In decades past, court-enforced “tolerance” for free expression exposed us, albeit sometimes with teeth and fists clenched, to what others had to say. Sometimes that helped us recognize that their views represented not evil incarnate or the end of our society, but simply something with which we disagreed. Other times, we breathed deep, and reminded ourselves that the same America that allows neo-Nazis to spew their hateful nonsense, or artists bent on provocation to display deeply offensive “art,” has also allowed religious Jewry to thrive like never before. Even as a sheltered yeshiva boy growing up in Borough Park—hardly a bastion of cultural relativity or heterodox thinking—I got it. We all did: You can hate their views, but you’ve simply got to allow all people the freedom to speak their minds. That’s how America works.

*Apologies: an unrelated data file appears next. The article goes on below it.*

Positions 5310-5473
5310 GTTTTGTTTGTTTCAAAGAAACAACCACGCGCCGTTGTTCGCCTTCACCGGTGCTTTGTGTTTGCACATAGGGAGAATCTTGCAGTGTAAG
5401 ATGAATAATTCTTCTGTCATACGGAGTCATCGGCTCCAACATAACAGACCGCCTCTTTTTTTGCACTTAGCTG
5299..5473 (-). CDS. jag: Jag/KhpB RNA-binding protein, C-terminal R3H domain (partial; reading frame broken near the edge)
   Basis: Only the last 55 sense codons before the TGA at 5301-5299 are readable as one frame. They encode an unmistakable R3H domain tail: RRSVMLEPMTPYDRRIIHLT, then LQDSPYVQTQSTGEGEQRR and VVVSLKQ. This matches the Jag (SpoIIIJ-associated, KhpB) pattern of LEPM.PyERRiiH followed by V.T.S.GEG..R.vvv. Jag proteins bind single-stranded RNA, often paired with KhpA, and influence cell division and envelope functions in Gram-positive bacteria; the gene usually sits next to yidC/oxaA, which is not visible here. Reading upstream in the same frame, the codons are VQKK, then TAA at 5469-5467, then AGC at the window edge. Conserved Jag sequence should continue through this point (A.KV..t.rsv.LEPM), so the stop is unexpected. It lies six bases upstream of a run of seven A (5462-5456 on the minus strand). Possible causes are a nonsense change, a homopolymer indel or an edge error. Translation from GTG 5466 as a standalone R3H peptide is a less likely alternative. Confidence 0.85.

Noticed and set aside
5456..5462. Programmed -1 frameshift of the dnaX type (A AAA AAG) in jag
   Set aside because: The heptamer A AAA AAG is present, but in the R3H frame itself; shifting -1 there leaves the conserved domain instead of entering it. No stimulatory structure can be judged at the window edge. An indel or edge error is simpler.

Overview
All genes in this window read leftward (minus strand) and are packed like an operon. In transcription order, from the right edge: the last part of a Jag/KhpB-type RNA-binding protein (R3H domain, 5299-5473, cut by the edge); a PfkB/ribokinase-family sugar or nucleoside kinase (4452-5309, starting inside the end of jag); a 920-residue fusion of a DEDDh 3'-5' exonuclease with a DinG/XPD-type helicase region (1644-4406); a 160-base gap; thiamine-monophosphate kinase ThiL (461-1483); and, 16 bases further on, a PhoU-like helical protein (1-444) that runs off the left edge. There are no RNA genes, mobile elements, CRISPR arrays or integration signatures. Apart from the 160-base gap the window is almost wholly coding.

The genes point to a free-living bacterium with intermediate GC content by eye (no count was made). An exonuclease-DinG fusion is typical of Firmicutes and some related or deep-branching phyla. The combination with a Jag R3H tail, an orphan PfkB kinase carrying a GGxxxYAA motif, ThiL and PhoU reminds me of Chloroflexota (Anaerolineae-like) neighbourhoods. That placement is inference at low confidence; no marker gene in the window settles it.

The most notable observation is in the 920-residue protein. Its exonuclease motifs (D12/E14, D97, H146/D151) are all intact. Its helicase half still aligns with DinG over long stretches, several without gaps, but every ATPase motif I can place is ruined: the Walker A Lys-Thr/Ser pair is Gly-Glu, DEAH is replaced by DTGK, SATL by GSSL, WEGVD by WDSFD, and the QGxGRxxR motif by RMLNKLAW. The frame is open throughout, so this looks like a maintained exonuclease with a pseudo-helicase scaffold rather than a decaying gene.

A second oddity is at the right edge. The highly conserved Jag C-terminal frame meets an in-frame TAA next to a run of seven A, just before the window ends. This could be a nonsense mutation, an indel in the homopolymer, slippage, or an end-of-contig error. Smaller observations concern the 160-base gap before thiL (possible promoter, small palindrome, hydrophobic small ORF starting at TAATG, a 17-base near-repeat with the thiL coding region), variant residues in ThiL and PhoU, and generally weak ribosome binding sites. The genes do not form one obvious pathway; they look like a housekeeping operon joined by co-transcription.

Now, all that seems positively quaint.

In 2021, among the self-proclaimed arbiters of cutting-edge morality, allowing all people to speak their minds is just “not a thing,’ as the kids say. Paradoxically, the old standard of etiquette, by which one kept one’s political and religious opinions to one’s self, have also been retired in those circles. So you’ve got lots of “woke” people loudly proclaiming their opinions—about America’s endemic racism, white privilege, Palestinian oppression, the patriarchy, the sheer inhumanity of conservatives, etc.—all of it stated with that casual presumption of Universally Accepted Fact formerly reserved for only death and taxes … while anyone who swims against the progressive tide risks jeopardizing their job or social standing—because it turns out that, no, they are not actually free to speak their mind, not if that makes some wokeling feel “unsafe.”

I’ve heard people make insulting, ignorant, blanket assertions about Jews religiously or politically to the right (of them) without the slightest thought of it possibly being offensive. Hey, it’s only words—as long as you’re aiming to the Right of you. But anyone who pushes back against those remarks is an aggressor, guilty of “attacking someone for their views.” I once responded on Facebook to someone’s offensive generalization about haredi Jews; a friend later told me I “came on very strong.” One side is always granted latitude, the other none at all.